Gladding, Effie Price. Across the Continent by the Lincoln Highway. New York: Brentano’s, 1915.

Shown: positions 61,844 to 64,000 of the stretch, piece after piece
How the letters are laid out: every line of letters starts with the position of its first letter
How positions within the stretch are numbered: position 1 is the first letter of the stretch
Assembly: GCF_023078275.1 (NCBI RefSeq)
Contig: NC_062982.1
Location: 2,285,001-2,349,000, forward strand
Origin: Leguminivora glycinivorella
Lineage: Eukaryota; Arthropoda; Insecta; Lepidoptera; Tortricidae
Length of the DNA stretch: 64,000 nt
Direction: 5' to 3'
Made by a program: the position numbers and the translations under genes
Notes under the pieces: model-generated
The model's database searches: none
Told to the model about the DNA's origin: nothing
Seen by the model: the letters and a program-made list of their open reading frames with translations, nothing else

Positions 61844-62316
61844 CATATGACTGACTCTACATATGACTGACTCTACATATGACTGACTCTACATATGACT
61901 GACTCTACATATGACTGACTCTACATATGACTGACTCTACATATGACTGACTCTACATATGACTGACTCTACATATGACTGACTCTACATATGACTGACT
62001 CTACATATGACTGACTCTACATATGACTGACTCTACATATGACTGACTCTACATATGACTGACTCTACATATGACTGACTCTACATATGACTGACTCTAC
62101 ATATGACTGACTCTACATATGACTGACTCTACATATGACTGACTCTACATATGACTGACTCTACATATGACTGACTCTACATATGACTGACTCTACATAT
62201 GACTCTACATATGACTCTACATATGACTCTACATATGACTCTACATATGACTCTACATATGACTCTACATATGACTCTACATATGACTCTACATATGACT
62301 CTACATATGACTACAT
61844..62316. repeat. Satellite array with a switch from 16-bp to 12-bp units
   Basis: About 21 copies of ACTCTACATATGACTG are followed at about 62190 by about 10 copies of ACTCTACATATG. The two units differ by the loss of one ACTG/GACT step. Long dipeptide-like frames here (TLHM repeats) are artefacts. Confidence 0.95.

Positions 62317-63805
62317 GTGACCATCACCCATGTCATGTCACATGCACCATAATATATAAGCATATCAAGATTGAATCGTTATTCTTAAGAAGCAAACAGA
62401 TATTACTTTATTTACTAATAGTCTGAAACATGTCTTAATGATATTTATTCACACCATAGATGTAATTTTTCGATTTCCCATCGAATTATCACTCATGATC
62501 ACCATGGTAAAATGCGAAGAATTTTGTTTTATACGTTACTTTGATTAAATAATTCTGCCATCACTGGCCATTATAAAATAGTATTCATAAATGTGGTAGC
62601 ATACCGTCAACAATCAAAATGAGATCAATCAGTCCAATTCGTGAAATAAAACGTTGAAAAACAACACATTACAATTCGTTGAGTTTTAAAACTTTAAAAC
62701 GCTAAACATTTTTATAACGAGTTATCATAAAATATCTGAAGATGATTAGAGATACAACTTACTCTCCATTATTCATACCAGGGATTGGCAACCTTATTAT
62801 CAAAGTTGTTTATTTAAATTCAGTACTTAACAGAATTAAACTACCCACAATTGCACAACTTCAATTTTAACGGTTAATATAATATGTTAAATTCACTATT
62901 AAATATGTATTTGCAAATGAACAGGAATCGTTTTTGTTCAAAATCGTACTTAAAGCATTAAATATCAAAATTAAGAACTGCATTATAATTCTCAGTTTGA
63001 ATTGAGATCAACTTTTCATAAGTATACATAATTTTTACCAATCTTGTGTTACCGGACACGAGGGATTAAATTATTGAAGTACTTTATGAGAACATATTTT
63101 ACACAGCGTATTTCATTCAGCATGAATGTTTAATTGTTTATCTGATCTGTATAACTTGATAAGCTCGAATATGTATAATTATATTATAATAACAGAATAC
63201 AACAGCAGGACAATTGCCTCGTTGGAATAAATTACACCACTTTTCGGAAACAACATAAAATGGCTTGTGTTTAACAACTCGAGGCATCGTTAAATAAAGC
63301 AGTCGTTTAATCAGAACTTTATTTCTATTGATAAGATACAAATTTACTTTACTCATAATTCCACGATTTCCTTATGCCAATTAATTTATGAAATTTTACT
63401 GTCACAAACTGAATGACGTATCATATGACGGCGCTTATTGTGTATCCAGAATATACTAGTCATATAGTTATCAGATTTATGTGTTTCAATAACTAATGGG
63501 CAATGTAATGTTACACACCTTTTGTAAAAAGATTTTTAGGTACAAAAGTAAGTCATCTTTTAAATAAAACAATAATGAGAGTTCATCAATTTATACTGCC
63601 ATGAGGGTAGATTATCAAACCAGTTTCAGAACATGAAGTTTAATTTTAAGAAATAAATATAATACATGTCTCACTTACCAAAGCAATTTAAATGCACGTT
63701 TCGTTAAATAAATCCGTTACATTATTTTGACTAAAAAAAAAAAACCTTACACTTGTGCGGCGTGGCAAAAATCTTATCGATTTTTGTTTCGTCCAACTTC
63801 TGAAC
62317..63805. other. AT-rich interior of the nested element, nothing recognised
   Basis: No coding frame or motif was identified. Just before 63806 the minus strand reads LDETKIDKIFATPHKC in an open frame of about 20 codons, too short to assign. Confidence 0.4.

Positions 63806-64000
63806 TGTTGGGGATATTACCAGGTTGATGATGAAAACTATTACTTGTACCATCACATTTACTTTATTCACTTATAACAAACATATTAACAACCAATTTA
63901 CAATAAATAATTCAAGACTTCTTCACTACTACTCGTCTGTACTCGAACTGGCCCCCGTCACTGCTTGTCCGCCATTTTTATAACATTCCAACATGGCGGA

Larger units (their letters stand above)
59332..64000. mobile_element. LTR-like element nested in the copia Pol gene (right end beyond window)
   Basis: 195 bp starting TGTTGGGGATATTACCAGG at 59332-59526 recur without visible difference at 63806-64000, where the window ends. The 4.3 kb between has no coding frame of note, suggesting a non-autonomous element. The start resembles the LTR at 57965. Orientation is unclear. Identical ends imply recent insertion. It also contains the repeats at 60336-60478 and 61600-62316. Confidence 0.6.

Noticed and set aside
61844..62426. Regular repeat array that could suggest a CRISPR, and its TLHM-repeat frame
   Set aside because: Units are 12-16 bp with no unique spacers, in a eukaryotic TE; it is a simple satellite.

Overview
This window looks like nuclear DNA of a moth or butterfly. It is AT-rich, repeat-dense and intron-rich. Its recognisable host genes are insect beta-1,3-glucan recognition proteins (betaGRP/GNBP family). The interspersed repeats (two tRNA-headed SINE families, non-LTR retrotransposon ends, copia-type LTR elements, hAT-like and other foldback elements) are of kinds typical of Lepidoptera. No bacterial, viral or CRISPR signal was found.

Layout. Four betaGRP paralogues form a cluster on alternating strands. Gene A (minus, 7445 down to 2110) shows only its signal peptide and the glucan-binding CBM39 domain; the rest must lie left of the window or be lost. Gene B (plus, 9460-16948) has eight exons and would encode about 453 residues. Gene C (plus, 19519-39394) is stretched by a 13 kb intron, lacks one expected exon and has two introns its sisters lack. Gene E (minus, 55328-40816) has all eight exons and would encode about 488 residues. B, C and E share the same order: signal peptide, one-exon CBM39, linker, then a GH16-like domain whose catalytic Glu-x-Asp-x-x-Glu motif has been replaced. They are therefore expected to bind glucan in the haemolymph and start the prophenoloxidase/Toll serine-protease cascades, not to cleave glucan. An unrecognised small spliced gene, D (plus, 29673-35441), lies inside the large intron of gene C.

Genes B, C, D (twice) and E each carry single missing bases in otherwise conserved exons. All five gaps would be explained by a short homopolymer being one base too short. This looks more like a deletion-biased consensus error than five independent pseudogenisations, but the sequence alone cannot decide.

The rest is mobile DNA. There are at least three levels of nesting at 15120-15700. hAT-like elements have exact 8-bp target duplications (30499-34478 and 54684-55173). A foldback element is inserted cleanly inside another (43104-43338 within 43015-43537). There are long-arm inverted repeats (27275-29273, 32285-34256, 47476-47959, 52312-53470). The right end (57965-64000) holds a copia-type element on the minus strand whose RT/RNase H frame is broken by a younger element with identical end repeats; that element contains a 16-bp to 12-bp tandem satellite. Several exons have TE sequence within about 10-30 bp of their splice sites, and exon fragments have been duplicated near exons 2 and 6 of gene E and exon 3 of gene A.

From the Pacific to the Atlantic by the Lincoln Highway, with California and the Virginias and Maryland thrown in for good measure! What a tour it has been! As we think back over its miles we recall the noble pines and the towering Sequoias of the high Sierras of California; the flashing water-falls of the Yosemite, so green as to be called Vernal, so white as to be called Bridal Veil; the orchards of the prune, the cherry, the walnut, the olive, the almond, the fig, the orange, and the lemon, tilled like a garden, watered by the hoarded and guarded streams from the everlasting hills; and the rich valleys of grain, running up to the hillsides and dotted by live oak trees. We recall miles of vineyard under perfect cultivation. We see again the blue of the Pacific and the green of the forest cedars and cypresses. High Lake Tahoe spreads before us, with its southern fringe of emerald meadows and forest pines, and its encircling guardians, lofty and snow-capped. The high, grey-green deserts of Nevada, Utah, and Wyoming stretch before us once more, and we can smell the clean, pungent sage brush. We are not lonely, for life is all about us. The California quail and blue-jay, the eagle, the ground squirrel, the gopher, the coyote, the antelope, the rattlesnake, the big ring snake, the wild horse of the plains, the jack rabbit, the meadow lark, the killdeer, the red-winged blackbird, the sparrow hawk, the thrush, the redheaded wood-pecker, the grey dove, all have been our friends and companions as we have gone along. We have seen them in their native plains and forests and from the safe vantage point of the front seat of our motor car.